Ossipenko taken into custody after circuit court rules arrest necessary

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Nikolai Ossipenko.
Nikolai Ossipenko. Source: Nikolai Ossipenko campaign video

Tartu Circuit Court on Thursday overturned an order by the lower-tier Viru County Court allowing Kohtla-Järve businessman and corruption suspect Nikolai Ossipenko to be released, deeming it absolutely necessary for Ossipenko to be taken into custody. Ossipenko was arrested at his home on Thursday afternoon and transported to Viru Prison by ambulance.

According to the Criminal Chamber of Tartu Circuit Court, the county court had rightly found that a reasonable suspicion against Ossipenko exists, and that, should he not be taken into custody, he may continue to commit the crimes of which he is suspected. Nonetheless, the county court, for no justifiable reason, did not take Ossipenko into custody, the circuit court announced.

The primary question to arise in the current matter is Ossipenko's health and the question of whether the state of his health unequivocally precludes him from being held in custody.

Namely, in accordance with the Code of Criminal Procedure, taken into account when choosing a preventive measure is, among other factors, the state of the suspect's health. The county court did so, however Tartu Circuit Court's Criminal Chamber believes that Ossipenko's health-related circumstances were given an incorrect assessment in finding that, according thereto, it isn't possible to keep him in custody.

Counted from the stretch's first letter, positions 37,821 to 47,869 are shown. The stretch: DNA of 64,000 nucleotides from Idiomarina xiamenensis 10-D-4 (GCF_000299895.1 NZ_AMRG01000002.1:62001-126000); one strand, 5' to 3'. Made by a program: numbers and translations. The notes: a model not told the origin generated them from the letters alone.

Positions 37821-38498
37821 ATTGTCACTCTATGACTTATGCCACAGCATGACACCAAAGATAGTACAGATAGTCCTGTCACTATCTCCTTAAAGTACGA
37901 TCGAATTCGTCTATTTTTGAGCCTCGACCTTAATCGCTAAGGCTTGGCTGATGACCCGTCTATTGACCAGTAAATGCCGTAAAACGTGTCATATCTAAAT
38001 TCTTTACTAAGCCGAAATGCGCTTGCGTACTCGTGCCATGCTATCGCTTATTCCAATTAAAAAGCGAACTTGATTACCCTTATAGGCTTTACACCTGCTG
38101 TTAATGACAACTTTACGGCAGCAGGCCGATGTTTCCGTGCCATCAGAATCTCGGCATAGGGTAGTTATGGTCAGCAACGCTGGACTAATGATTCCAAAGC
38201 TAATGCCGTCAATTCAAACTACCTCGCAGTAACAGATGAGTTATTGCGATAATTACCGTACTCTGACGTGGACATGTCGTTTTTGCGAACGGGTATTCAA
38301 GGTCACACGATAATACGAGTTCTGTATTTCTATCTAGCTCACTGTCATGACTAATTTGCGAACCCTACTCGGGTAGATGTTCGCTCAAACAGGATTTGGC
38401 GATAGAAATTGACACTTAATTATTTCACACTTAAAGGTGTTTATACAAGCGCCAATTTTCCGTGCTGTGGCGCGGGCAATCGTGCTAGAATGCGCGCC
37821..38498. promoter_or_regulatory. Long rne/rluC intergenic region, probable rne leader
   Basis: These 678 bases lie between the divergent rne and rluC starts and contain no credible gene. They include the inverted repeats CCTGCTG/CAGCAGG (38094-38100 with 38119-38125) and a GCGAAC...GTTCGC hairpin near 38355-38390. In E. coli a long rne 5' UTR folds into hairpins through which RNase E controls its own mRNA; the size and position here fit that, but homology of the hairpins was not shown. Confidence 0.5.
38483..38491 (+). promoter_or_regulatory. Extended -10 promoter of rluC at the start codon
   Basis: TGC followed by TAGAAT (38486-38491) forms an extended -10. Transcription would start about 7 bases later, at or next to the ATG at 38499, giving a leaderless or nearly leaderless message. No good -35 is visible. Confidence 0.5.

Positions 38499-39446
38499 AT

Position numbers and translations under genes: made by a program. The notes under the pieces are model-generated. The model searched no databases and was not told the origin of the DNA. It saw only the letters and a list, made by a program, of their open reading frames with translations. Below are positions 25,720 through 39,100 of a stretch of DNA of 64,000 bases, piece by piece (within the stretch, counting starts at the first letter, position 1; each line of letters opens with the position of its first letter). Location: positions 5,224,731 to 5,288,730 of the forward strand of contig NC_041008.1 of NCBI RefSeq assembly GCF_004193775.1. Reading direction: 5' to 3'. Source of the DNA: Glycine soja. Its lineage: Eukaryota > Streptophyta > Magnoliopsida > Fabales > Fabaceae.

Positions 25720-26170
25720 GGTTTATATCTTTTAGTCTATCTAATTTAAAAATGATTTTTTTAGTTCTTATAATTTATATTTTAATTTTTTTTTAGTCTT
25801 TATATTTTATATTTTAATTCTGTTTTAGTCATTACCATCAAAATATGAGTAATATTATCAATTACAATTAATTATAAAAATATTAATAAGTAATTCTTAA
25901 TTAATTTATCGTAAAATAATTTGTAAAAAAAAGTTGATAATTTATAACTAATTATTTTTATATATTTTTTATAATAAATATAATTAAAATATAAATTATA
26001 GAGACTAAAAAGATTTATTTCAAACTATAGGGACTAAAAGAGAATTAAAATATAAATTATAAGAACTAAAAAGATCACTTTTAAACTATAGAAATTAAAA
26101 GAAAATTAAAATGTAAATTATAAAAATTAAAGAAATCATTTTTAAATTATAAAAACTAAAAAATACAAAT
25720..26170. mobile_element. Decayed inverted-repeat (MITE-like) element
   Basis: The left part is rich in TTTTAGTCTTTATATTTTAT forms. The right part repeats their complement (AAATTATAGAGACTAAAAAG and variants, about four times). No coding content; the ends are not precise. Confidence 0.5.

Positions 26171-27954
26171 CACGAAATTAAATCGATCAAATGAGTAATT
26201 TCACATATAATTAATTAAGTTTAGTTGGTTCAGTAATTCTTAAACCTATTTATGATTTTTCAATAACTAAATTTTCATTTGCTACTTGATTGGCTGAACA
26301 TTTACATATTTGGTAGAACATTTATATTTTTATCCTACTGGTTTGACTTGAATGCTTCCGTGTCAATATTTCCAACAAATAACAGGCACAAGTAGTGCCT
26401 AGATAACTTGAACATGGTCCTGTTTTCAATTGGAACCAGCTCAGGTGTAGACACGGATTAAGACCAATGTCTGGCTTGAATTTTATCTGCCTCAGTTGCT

Highlighted by the defense and the county court throughout the assessment of the state of Ossipenko's health was an expert assessment conducted in 2019 and an order to terminate unfounded criminal proceedings from that same year. It was found that, as Ossipenko had been declared terminally ill years ago and a criminal proceeding against him was terminated as a result, no procedural actions whatsoever can be taken against him in this case, much less he be taken into custody.

The Criminal Chamber of Tartu Circuit Court disagrees.

That Ossipenko is not in good health is not in dispute, however the circuit court finds the county court's conclusion implying that Ossipenko's life and health would be at risk in prison isn't right.

The current case involves an expert assessment drawn up on October 24 that was aimed at determining whether Ossipenko is capable of being held in custody. According to an expert opinion provided in the assessment, no direct medical contraindications exist to Ossipenko being held in custody so long as he is guaranteed access to his prescribed treatment and consistent personal hygiene.

It is likewise vital that, should his health deteriorate, he be able to receive immediate medical attention. The provision of care is regulated by law, and Estonian prisons are capable of providing it, the circuit court found.